# What is an integer? (with photos)

The pi sign.

An integer is what is more commonly known as an integer. It can be positive, negative or the number zero, but it must be an integer. In some cases, the definition of an integer will exclude the number zero, or even the set of negative numbers, but this is not as common as the broader use of the term. Integers are the numbers that people are most familiar with, and they play a crucial role in virtually all mathematics.

Fractions are not integers because they are not integers.

To understand what an integer is – that is, why it is different from simply a ‘number’ – we must look at the other sets of numbers that may exist. Many of these sets overlap the integer set in some areas and some are virtually identical. Others have very little in common with any whole number – these types of numbers tend to be much less familiar to most people.

The subset of positive integers is probably the oldest set of numbers. This group is often referred to as the counting number set, as these are the numbers used to count things and ideas. The numbers in the positive set are all integers above zero. So the set would be listed as {1, 2, 3, 4…} and so on forever. Like the set of integers itself, positive integers are infinite. Since people have been counting for as long as we know, this set has also been around for a long time. Although it was not known to be infinite, the set was still essentially the same.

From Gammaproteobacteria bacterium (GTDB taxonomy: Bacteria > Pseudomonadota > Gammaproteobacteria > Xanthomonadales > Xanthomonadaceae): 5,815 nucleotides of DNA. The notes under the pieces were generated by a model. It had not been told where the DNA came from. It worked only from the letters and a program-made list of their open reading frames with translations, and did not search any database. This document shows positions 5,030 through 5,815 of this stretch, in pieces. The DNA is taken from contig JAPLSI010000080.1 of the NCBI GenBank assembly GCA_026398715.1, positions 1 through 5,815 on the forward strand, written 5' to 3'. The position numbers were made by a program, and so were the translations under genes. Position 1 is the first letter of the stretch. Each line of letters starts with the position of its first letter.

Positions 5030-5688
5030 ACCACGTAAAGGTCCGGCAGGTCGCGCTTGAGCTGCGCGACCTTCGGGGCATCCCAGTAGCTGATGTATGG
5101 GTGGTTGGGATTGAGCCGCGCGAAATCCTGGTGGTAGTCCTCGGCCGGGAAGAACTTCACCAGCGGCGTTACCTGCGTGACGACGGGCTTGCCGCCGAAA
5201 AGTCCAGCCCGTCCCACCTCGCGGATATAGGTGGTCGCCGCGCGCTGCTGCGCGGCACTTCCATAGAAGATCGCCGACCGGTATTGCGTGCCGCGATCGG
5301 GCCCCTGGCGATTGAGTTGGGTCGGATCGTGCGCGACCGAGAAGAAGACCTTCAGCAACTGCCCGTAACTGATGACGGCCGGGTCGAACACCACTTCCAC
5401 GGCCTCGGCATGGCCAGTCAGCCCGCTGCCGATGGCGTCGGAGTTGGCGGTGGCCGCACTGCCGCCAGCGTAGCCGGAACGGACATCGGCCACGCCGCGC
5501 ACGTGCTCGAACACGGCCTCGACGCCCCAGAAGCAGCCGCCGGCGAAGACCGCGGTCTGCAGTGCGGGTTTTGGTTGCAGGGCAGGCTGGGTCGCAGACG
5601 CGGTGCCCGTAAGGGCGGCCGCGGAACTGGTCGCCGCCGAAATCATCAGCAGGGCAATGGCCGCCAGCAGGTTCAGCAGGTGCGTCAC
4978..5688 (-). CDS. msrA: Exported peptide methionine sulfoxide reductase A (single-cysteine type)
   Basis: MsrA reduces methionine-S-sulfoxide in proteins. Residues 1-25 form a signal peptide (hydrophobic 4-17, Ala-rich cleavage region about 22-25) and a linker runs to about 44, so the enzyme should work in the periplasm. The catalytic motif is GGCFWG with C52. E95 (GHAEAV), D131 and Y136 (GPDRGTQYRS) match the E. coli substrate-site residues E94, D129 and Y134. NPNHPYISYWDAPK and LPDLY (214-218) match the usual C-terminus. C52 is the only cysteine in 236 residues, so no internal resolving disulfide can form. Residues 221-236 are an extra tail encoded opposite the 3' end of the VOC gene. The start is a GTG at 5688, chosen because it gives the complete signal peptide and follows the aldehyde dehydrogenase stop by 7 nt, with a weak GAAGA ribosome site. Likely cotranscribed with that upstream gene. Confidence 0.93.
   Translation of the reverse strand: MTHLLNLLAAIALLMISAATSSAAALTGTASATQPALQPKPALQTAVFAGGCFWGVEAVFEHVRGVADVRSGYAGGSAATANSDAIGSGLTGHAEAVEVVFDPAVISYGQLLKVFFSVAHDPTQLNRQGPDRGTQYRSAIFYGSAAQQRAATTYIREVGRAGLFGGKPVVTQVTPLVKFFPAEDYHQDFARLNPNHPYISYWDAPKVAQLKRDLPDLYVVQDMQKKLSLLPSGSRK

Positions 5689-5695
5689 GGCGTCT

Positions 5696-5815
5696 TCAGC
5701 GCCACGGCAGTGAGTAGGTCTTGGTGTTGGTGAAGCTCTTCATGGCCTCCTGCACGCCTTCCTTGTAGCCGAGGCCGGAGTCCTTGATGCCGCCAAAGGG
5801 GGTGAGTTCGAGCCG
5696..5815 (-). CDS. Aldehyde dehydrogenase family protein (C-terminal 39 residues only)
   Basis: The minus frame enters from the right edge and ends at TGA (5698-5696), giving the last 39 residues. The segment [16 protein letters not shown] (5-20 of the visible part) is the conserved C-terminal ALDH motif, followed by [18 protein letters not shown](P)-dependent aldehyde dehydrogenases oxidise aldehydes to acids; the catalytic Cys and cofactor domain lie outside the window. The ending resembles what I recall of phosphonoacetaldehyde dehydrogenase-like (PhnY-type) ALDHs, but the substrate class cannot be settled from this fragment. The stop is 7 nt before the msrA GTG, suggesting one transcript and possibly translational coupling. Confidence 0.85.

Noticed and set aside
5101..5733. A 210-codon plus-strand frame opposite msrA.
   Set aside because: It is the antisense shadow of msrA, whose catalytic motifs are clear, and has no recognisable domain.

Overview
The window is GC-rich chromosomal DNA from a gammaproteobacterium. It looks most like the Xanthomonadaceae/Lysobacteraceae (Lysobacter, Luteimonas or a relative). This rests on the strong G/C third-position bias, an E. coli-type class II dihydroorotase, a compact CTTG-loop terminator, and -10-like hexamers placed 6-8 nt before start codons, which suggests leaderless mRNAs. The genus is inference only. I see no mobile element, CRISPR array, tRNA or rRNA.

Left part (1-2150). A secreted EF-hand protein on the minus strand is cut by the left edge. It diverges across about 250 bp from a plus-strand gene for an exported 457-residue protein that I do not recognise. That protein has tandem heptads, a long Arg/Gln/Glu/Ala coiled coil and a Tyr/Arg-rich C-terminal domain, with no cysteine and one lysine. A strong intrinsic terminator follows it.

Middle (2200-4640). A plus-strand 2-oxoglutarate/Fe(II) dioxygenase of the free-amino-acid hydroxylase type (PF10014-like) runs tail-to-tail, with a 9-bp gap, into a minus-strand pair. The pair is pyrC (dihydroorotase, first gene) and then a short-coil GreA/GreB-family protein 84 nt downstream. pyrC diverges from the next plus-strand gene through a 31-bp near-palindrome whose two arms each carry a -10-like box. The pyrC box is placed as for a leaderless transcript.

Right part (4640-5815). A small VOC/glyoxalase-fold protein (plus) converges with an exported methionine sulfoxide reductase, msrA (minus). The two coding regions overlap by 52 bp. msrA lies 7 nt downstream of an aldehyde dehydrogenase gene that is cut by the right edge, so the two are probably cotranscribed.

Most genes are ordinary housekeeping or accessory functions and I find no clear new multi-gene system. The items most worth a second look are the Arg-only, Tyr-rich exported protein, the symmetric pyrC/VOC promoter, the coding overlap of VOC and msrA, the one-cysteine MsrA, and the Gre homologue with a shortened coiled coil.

A closely related set is the set of all nonnegative integers. This set is identical to the set of positive integers, except that it also includes zero. Historically, the number zero was an innovation that emerged shortly after counting numbers became widely used.

Both sets can be referred to as the set of natural numbers. Some mathematicians prefer to exclude zero from the natural numbers, while others find it useful to include it. If we consider the more inclusive definition, we can define an integer as any member of the set of natural numbers, as well as their negative counterparts.

In addition to the integer, we find other sets that are more complicated. The next logical progression is the set of all rational numbers. A rational number is any number that can be discussed as a ratio of two integers. This means that an integer in itself would be rational – 2/2 is a proportion, but it is also simply equal to 1, while 8/2 is also a proportion and also equals 4. This also means that fractions are rational numbers – 3 / 4 is not an integer, but it is a rational number.

The next step would be the set of real numbers. They could more easily be described as any number that could be placed on a number line. This would include any whole number as well as any rational number since fractions can be placed on a number line. It also includes numbers that cannot be expressed simply as the ratio of two numbers – for example, the square root of two produces a sequence of digits after the decimal place that continues infinitely, so it can never be properly described as a rational number, but it’s a real number.